Q: Why does the Tempe sub-market appear to be so hot right now and what is the next hot sub-market? Is it Central Phoenix? Is light rail a driver?
Molly Carson: Adaptive reuse is often not as cost effective as building new, but is a very important element for creating, strengthening and maintaining a city’s culture. This is a recent (and often challenging) trend for Arizona, one I hope continues to gain more traction. The last two years we have seen a number of innovative adaptive reuse projects not only come to fruition but thrive. Restaurants such as Fox (Restaurant Concept)’s The Yard and (Jim) Riley’s The Vig revitalized not only the buildings in which they occupy, but the respective neighborhoods. They’ve created gathering areas where previously there was none, bringing life to these older buildings. The redevelopment of the Monroe and Barrister buildings no doubt will bring life to downtown Phoenix.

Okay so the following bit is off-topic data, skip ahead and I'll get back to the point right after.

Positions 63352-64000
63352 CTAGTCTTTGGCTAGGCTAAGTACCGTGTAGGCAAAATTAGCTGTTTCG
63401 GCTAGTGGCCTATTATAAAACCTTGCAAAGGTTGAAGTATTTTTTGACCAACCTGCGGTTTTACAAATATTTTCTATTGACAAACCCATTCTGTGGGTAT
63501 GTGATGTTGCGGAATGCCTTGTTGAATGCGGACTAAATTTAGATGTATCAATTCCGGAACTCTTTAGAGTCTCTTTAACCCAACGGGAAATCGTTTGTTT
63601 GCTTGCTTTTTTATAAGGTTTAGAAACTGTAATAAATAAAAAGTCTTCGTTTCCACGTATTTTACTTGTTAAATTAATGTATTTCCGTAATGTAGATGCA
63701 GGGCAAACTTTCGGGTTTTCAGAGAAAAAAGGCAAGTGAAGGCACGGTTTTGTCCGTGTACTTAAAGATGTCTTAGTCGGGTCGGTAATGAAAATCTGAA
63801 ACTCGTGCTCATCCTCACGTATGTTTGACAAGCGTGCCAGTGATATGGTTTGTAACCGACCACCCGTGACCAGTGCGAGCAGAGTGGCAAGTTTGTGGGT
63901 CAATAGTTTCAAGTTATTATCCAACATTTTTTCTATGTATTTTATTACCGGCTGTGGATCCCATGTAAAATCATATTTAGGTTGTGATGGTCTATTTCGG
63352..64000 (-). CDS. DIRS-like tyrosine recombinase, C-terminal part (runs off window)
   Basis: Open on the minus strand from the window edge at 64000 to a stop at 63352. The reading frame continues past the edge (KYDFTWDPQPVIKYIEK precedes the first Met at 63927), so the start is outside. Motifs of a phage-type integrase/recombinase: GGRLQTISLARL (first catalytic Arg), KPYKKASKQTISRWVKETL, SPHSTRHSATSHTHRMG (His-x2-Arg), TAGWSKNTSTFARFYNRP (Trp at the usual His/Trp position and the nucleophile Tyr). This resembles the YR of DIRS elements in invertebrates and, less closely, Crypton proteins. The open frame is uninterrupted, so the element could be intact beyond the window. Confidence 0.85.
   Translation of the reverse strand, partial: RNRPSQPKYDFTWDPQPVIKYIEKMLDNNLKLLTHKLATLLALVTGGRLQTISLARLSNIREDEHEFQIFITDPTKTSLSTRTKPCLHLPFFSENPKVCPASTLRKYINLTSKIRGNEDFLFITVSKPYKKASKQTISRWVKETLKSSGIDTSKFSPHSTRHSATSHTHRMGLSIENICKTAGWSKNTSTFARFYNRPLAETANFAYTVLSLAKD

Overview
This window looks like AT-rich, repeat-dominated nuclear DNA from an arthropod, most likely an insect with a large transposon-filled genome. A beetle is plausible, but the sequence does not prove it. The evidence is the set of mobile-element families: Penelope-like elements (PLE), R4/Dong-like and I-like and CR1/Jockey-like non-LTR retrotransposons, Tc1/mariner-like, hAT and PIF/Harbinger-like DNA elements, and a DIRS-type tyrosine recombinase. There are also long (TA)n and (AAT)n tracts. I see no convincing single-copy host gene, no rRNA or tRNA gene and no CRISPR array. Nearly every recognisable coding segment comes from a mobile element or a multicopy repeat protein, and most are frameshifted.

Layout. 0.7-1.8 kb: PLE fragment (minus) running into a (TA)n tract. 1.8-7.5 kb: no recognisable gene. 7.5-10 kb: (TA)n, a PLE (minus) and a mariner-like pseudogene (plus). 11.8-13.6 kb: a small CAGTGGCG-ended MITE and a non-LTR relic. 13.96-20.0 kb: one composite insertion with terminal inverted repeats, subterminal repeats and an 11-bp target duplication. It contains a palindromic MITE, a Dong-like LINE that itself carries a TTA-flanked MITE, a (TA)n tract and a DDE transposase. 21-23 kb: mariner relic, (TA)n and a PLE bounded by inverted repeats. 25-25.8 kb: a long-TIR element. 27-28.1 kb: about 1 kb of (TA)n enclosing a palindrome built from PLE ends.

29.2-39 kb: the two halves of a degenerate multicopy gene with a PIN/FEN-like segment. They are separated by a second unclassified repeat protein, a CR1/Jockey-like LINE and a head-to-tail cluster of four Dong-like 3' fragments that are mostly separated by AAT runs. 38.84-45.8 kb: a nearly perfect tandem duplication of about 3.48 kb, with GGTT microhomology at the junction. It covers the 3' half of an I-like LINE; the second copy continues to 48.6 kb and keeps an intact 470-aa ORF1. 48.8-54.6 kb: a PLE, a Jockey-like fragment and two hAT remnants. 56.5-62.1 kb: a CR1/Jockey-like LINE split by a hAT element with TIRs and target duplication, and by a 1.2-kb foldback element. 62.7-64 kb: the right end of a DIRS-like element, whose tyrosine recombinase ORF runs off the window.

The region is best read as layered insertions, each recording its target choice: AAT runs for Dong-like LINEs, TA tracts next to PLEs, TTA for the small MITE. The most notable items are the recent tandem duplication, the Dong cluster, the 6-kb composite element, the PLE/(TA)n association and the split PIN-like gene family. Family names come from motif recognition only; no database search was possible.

Q: What is the current state of our Metro Phoenix industrial market?
James Wentworth Jr.: The Phoenix industrial market is healthy. We have seen strong activity trickle from large users to the mid-sized users. Well-located and functional product is leasing, and we are seeing growth in the rental rates. Similar to the office market, certain sub-markets and building sizes are performing better than others. Vacancy rates are just above 10 percent with new development happening in select sub-markets. This development is much more controlled than in previous cycles.